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MGI082: Block reduction complete (33)... MGI012: Output mesh contains 33 hex elements ... MGI012: Output mesh contains 84 vertices ... MGI012: Output mesh contains 1 material ... MGI054: Max. edge offset ... 7.16e+000 u between nodes 36, 47 MGI057: Max. non-dim offset 0.4995 between nodes 36, 47 MGI018: Final check ........ all Jacobians are positive. MGI021: Max. edge length ... 1.20e+002 u between nodes 1, 29 MGI052: Min. edge length ... 6.35e-001 u between nodes 35, 38 MGI020: Max. aspect ratio .. 1.32e+002 at element 11 ............................................................................ MGI031: Writing a VRML file ... MGI067: Writing a FLAC3D file ... ++++++++++++++++++++++++++++++++++++++++++++++++++++++++++++++++++++++++++++ MGI999: Successful termination of KUBRIX in 2.6 seconds! ++++++++++++++++++++++++++++++++++++++++++++++++++++++++++++++++++++++++++++

3. KUBRIX generates two files: kubrix_out.flac3d and kubrix_out.wrl. You have two options for inspecting the resulting mesh. You can open a new instance of Rhino and use File|Import to import kubrix_out.wrl. 4. For a more in-depth inspection of the grid launch FLAC3D and use File|Import grid to read kubrix_out.flac3d. Select Plot|1 Base/0|Show to open the FLAC3D graphic window. Click somewhere in the background of this window to activate it, and select Plot item|Add|Plot|Group to open the Block group dialog box. Click OK to display the grid in FLAC3D (Figure 48).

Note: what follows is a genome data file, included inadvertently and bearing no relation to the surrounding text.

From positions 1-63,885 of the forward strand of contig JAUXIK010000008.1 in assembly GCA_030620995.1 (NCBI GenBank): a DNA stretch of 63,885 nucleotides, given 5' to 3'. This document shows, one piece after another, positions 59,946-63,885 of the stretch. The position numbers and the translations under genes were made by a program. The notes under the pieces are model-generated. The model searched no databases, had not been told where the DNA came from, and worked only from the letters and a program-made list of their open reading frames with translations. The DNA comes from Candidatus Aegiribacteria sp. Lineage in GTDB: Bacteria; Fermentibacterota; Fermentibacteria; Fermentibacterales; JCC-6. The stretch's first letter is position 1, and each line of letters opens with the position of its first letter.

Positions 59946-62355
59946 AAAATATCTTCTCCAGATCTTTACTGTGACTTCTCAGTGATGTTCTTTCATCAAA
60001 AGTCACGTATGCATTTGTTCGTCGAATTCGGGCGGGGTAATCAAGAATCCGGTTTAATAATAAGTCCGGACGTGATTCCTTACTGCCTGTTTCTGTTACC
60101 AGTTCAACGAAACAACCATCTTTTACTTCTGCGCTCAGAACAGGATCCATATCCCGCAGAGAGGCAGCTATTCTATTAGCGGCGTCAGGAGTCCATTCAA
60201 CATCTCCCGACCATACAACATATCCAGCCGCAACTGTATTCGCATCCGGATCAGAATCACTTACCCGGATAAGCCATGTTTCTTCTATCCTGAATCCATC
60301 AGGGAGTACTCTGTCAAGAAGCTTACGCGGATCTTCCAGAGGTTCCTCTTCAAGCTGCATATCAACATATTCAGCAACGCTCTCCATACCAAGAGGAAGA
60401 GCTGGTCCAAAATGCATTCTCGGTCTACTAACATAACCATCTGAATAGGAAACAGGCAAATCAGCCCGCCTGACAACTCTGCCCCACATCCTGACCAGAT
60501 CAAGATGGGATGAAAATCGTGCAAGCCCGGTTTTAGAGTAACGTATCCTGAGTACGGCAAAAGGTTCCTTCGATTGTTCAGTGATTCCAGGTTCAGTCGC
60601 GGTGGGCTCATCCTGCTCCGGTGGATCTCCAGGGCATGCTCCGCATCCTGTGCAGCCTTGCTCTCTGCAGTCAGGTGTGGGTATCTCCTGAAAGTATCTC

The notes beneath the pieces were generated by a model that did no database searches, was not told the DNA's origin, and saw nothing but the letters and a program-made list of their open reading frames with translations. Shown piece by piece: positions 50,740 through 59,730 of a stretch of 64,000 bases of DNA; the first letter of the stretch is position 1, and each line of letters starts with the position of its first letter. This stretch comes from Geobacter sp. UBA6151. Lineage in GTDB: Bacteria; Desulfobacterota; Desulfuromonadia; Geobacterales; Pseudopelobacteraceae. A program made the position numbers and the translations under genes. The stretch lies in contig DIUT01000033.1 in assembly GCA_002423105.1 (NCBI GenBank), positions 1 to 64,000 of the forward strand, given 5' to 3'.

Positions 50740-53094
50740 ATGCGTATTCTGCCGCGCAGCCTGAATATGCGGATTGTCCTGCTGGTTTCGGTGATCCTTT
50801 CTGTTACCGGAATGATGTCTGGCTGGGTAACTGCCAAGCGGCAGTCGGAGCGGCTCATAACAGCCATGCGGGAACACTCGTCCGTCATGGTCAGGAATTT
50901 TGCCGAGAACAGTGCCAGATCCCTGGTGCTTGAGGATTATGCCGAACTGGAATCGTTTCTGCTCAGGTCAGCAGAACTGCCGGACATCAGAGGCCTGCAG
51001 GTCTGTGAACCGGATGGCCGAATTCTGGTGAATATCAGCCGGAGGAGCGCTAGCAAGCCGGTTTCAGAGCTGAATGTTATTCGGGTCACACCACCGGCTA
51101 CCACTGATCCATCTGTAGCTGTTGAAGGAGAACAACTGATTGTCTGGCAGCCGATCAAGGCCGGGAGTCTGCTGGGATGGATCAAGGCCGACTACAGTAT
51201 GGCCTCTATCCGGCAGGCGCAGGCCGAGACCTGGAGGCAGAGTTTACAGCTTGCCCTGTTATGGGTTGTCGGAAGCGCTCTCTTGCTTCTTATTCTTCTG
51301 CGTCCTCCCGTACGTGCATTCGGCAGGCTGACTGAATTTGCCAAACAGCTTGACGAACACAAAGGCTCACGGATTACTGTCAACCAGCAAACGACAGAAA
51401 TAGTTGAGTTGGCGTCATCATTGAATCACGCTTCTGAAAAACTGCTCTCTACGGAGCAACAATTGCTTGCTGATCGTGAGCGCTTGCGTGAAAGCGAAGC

Figure 48: View of the grid in FLAC3D containing 33 zones and 84 vertices

By default, KUBRIX produces a coarse mesh. In the KUBRIX screen output, the maximum edge length in the mesh is reported as 120. To create a finer mesh, you must specify a smaller maximum edge length. 5. Launch Kubrix, and in the Mesh parameters section of the dialog box, check the square marked Max. allowable element edge length, and enter 20 in the corresponding field. In the same section, choose a Resolution of 5 to make sure that all details are captured with at least 5 elements across. Set Structure of the mesh to 3 to create a fully-structured mesh and click Compute to launch the hexahedral mesh generation. Kubrix/Rhino Users Manual Page 47